25 July, 2024
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Australian Ex-Liberal appointed to top climate change body

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Former NSW Liberal Treasurer Matt Kean has vowed to stick to facts, economics and science after he was named chair of the federal government’s Climate Change Authority.

Mr Kean, who quit state politics on Tuesday, will lead the independent statutory body which advises the Commonwealth on climate change policy.

Often outspoken on climate issues within the NSW Liberal Party, Mr Kean’s appointment was announced by the federal Labor government on Monday.

“My role is to bring my expertise and experience to provide independent advice to the government of the day – whoever that should be – based on facts, based on science, based on economics and engineering,” he said.

“We have an opportunity to become a stronger and even more prosperous nation, we have an opportunity to deliver families some of the cheapest electricity bills anywhere in the world.

“But we’ve got to get it right, this is too important to leave to chance.”

Chris Bowen, Matt Kean and Anthony Albanese.
 Prime Minister Anthony Albanese said he’s previously worked well with Matt Kean (centre). Image by Lukas Coch/AAP PHOTOS 

Prime Minister Anthony Albanese said Mr Kean was “uniquely qualified” to lead the body.

“I worked very closely with Mr Kean when we introduced our coal and gas and our energy price relief plan in partnership with the NSW state government and other state governments as well,” he told reporters in Canberra.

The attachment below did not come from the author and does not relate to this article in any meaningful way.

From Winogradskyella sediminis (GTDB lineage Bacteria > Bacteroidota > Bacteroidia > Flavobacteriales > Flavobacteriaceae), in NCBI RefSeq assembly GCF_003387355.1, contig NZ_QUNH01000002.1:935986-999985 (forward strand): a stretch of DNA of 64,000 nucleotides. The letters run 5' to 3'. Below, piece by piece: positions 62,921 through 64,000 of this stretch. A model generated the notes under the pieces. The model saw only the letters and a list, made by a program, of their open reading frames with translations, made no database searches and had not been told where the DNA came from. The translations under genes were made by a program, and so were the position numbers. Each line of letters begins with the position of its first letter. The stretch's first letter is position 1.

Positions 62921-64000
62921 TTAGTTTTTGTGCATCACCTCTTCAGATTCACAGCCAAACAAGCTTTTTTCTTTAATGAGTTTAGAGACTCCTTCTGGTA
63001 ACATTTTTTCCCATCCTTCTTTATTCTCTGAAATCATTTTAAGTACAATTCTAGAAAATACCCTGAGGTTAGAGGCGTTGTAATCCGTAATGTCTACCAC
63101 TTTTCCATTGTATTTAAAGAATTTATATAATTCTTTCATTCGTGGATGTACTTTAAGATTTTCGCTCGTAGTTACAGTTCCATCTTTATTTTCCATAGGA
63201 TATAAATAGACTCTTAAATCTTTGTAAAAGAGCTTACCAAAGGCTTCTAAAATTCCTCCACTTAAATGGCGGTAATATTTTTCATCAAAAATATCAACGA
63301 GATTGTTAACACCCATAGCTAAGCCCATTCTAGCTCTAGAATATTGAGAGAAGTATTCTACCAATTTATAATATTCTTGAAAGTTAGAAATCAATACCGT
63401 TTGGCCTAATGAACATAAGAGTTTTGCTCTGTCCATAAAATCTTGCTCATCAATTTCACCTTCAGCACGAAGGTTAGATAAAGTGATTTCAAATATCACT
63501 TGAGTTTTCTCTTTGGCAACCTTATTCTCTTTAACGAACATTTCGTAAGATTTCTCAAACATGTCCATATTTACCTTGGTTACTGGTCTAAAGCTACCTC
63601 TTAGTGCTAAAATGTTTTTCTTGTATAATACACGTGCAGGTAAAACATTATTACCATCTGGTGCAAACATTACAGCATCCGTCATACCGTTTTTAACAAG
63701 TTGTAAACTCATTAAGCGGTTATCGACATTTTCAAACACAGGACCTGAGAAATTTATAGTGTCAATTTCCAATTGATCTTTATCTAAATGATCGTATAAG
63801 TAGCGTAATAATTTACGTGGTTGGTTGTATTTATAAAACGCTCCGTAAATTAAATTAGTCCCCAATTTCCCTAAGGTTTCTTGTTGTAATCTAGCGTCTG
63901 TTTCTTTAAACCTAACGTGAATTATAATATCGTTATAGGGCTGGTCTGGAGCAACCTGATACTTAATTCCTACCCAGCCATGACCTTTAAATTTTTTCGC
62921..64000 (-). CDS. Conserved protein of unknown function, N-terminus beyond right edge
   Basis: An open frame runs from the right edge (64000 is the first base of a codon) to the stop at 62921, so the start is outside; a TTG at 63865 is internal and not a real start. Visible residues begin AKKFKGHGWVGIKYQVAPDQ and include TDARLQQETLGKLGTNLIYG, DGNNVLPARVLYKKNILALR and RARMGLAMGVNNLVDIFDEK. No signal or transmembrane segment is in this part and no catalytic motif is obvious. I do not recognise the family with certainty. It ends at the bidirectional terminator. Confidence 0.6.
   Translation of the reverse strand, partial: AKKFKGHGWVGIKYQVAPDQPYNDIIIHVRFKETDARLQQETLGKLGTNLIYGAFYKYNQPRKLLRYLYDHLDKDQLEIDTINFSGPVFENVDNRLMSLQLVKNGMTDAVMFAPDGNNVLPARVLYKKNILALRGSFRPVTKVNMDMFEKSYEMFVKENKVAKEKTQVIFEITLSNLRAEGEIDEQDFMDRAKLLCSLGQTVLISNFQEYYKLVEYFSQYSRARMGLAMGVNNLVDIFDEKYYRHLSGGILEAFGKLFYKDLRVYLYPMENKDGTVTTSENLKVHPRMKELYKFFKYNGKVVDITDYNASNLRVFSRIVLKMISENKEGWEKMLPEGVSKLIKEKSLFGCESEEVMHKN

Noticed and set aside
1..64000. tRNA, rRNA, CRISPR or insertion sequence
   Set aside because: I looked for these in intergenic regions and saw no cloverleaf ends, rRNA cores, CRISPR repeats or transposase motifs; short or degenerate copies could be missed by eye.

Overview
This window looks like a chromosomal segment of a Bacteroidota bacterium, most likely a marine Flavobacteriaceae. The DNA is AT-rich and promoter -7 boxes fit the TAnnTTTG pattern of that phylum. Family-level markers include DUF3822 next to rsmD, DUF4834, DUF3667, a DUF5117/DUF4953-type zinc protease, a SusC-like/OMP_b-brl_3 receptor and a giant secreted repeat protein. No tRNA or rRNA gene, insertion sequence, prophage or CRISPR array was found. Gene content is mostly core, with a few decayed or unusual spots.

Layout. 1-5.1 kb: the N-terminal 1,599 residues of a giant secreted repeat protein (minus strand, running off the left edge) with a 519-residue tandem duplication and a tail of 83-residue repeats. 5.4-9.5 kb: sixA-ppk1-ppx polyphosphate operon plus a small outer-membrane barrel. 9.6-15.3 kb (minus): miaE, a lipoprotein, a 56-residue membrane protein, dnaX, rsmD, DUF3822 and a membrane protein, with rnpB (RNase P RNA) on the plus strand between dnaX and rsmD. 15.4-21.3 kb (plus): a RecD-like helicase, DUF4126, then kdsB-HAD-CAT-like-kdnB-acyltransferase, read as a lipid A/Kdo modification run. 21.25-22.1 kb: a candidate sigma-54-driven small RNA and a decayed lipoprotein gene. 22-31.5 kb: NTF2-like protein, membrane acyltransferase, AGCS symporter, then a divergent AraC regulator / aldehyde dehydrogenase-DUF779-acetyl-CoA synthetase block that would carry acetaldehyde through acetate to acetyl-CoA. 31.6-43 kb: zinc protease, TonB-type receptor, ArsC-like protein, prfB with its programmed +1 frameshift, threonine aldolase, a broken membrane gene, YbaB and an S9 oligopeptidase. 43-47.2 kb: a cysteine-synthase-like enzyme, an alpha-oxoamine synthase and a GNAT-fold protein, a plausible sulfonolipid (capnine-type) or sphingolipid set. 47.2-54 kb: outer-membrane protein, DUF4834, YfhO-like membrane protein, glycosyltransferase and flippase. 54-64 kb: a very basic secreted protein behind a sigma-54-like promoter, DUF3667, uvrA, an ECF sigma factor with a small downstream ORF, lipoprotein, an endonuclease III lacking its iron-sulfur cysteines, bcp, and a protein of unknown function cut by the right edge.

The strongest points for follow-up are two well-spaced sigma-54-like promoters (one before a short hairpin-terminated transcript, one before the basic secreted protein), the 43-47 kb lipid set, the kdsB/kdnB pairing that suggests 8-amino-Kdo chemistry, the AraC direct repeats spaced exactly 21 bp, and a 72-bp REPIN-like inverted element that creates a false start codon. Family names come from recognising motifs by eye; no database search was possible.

“Mr Kean understands the opportunity that the transition to clean energy represents for our nation.”

Mr Kean, who is also a former NSW energy and environment minister, had previously said he was retiring from politics to join the private sector.

But this opportunity will instead allow him to continue his public service, he said.

Nationals frontbencher Barnaby Joyce accused Mr Kean of treachery for taking on the role.

“Disloyalty is a curse,” he said.

“(He’s) shown to all the people who supported him, raised money for him, gave him a career, just thrown it back in their faces and said, ‘here I vomit on you’.”

A nuclear power plant in Belgium.
 Matt Kean says nuclear power would take far too long and be far too expensive. Image by EPA PHOTO 

As the energy debate flares over the opposition’s proposal to build seven nuclear plants, Mr Kean referred to his own experience examining nuclear during his time in NSW politics.

“In order to bring nuclear into the system, it would take far too long and be far too expensive for New South Wales,” he said.

“I didn’t want to bankrupt the state, and I didn’t want to put those huge costs onto families. 

“That’s why we introduced the electricity infrastructure roadmap, which planned the transition to renewables backed up by firming storage.”

Mr Kean will take over from Grant King, who resigned after more than three years in the role.

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